Where do boaters’ rights end and governmental mandates take charge when it comes to living on boats?
STATEWIDE — The term “sneakaboard” certainly garnered the attention of The Log’s readers. Coverage in our April 20-May 3 issue was an opening salvo, bringing the term “sneakaboard” to the head of the line to explore what it means and why it matters to boaters and harbor managers alike. People living aboard a boat without permission might not be a new topic.
The bigger question is to what extent living aboard one’s boat should be regulated in the first place, if at all. To date there appears to be no answers, let alone a cohesive direction as to how to manage those who seek to live aboard their boats. Is a contractual relationship between liveaboard and marina enough? Should harbors and marinas be more flexible with the mix of liveaboards they allow in light of what elected officials and the media identify as a widespread housing crisis in Southern California?
Readers provided interesting feedback of our coverage, all of them opposing regulation, in one form or another, of living arrangements aboard a vessel.
“With the housing shortage that we are experiencing in California, I am surprised that the ports/cities/marinas have not expanded the percentage of liveaboards allowed,” Lucinda Lilley said on a Facebook share of The Log’s article.
Lisa Barrick, who identifies as a liveaboard, wrote she found the term “sneakaboard” to be misleading.
“As a liveaboard I was expecting to hear about people actually sneaking in and onto other people’s boats, which has been known to happen. It’s the bigger issue, not the vessel owners who decide they want to liveaboard their own property,” Barrick wrote to The Log via Facebook.
Barrick raises fair and valid questions. Is it fair to identify someone who makes his or her boat a residence as a “sneakaboard” (versus someone who might come onto a recreational vessel without the owner’s permission)?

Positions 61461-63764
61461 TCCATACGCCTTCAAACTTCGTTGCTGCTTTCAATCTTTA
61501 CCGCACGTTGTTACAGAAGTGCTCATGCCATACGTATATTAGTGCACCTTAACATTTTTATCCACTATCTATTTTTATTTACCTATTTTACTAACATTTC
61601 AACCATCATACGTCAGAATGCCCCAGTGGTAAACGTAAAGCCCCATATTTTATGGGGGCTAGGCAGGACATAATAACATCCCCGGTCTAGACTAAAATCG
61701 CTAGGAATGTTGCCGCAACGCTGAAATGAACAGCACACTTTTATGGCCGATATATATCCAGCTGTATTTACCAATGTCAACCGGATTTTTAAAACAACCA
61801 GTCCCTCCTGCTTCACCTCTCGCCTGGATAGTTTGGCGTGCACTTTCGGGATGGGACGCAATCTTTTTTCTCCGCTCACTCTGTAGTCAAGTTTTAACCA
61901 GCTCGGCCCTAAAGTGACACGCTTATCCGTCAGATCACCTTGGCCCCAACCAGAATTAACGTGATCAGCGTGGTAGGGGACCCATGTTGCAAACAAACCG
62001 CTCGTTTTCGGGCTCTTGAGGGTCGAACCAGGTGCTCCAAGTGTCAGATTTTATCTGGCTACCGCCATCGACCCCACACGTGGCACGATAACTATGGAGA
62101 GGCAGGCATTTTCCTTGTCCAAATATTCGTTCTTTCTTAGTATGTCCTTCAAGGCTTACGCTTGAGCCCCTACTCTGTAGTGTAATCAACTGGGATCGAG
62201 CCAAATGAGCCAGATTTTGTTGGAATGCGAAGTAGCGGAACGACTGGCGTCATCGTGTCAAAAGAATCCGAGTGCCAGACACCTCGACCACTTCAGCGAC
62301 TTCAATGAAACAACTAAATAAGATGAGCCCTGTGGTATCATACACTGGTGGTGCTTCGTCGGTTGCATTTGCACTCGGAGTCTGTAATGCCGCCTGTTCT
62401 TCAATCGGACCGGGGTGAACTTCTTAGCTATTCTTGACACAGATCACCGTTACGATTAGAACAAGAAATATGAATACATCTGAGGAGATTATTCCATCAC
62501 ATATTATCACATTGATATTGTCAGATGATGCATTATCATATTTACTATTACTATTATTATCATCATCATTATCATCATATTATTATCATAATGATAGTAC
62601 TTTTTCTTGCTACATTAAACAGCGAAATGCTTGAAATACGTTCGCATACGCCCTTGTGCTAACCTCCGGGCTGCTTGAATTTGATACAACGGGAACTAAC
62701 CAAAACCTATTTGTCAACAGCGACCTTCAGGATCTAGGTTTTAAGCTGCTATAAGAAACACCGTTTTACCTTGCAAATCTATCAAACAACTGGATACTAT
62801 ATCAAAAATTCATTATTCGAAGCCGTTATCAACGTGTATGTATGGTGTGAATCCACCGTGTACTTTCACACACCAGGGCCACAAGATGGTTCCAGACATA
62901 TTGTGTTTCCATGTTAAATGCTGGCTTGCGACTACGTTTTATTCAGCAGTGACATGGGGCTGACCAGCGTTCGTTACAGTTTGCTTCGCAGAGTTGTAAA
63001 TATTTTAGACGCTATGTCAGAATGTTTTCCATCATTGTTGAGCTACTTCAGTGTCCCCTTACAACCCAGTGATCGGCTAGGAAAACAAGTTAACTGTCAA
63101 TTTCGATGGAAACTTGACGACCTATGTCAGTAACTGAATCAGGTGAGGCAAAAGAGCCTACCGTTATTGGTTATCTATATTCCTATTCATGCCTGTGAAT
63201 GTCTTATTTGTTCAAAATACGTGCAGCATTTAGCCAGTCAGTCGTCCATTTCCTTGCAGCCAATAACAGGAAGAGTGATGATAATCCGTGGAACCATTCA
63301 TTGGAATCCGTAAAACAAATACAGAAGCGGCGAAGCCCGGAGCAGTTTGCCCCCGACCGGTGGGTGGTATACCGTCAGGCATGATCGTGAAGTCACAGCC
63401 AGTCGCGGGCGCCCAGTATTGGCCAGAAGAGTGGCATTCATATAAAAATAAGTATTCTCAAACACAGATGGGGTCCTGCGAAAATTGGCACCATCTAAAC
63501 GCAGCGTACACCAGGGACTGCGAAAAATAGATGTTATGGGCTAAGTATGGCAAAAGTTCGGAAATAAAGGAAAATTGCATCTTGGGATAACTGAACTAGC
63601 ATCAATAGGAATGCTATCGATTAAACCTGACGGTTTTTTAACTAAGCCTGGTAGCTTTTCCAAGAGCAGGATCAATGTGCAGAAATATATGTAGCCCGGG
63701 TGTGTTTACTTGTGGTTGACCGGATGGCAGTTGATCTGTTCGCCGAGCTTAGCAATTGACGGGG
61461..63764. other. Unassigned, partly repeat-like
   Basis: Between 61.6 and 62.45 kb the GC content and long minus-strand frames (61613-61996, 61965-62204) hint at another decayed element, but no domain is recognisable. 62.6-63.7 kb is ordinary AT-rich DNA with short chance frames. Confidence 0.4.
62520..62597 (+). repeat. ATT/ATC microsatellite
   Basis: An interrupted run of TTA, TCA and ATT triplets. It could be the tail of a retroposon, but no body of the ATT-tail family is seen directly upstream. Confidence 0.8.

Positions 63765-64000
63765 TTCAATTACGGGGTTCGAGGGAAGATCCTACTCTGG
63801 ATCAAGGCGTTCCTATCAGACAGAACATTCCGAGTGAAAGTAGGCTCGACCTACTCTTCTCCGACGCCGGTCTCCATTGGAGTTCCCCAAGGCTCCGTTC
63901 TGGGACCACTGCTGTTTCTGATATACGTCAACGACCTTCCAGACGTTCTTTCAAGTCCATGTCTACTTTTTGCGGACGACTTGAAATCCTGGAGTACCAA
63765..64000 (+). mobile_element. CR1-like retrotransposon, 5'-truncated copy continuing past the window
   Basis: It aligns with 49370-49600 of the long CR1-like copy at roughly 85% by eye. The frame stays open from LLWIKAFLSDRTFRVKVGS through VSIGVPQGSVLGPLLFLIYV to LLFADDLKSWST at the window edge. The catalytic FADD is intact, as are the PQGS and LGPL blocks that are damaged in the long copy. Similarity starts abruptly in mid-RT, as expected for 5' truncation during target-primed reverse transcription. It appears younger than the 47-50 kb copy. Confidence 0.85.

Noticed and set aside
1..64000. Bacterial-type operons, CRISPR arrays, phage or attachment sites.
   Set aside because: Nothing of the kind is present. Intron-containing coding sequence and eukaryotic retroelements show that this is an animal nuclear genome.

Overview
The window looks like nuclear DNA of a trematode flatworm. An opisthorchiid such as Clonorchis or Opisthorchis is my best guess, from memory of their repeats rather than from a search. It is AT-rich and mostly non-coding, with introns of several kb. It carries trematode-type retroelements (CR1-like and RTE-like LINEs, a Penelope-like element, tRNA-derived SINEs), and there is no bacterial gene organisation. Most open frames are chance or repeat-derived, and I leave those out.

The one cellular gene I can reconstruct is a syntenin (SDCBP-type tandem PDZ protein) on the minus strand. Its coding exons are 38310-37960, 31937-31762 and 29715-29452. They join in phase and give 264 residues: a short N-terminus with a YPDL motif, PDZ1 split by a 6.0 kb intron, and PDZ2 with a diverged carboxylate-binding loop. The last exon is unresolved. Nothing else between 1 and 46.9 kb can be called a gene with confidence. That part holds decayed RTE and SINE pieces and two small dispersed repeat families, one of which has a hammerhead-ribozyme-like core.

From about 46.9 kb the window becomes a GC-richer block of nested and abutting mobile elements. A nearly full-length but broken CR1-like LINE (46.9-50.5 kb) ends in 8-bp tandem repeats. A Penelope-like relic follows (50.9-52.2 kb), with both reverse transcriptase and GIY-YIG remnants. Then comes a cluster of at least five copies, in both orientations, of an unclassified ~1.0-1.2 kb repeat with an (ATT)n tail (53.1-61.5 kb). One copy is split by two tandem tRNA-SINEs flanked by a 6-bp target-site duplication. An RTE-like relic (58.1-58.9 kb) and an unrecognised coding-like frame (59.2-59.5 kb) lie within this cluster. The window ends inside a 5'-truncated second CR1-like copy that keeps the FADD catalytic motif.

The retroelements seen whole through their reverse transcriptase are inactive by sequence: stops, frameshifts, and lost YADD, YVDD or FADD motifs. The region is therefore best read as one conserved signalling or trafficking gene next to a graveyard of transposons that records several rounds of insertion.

Jed Humphries, another liveaboard, said marinas and harbors should focus their respective efforts on cleaning up abandoned or derelict vessels, instead of cracking down on those seeking to use their boats as a home.
“As someone who has liveaboard, both as a sneakaboard and now as someone who holds a liveaboard permit for my vessel, I can tell you that the main issue is not the sneakaboards who try want to pay for the services that they are using, but the derelict people that buy floating piles of garbage from harbor masters and then further trash the boats, docks and surrounding areas,” Humphries wrote to The Log.
The liveaboard life is a lifestyle decision, according to reader Chris Winter, who also commented on The Log’s Facebook page.
“I am surprised by all the government interference with a chosen way of life,” Winter wrote. “If you are paying for services, space to occupy, utilities and have the ways and means to support it, what business is it of anyone whether you choose to live on your own property?
Boat owners should not be treated as squatters of their own property, according to Capt. Mike Thompson of Six Pac Marine Services.
“It does not surprise me though only in California do you constantly have people interfering and criminalizing otherwise law abiding citizens. To refer to someone as a sneakaboard who has paid and exorbitant amount for their vessel, plus insurance, and ridiculous slip fees, along with state and county property taxes is the most insulting and completely ridiculous accusation or attempt I have ever heard and to compare them to squatters is absolutely insane,” Thompson wrote to The Log.
“Perhaps the marinas, local and state governments should take a look at themselves and their services or lack of before making stupid claims and titles to people who have worked hard and deserve a fair opportunity to live the way they choose,” he continued.
What governments, harbors and marinas often do rely upon, however, is a confined set of laws limiting the rights of liveaboards (for better or worse).
David Weil, who authored The Log’s “Ask The Attorney” column series, regularly stated boat owners and renters had limited rights when it came to living aboard a recreational vessel.
“State and federal law assume that people who live aboard a boat do so as a matter of choice rather than necessity and, as such, liveaboards are not afforded the same protections as people who live in more traditional spaces,” Weil wrote in a 2011 column.
He echoed a similar position nearly four years later, in a column outlining his legal analysis of marina tenancies.
“The bottom line is that a marina tenant, even a liveaboard tenant, is not renting a home. He or she is simply renting a parking space for a home that they already own,” Weil wrote in his November 2015 column.
But what protections should be afforded to boat owners who choose to live aboard their vessels? Should slips continue to be treated as parking spaces for the purposes of limiting boaters’ rights? Is there a happy medium where some level of basic regulation could co-exist with lifestyle choices of boat owners? What are harbor and marina managers doing to address other issues raised by The Log’s readers?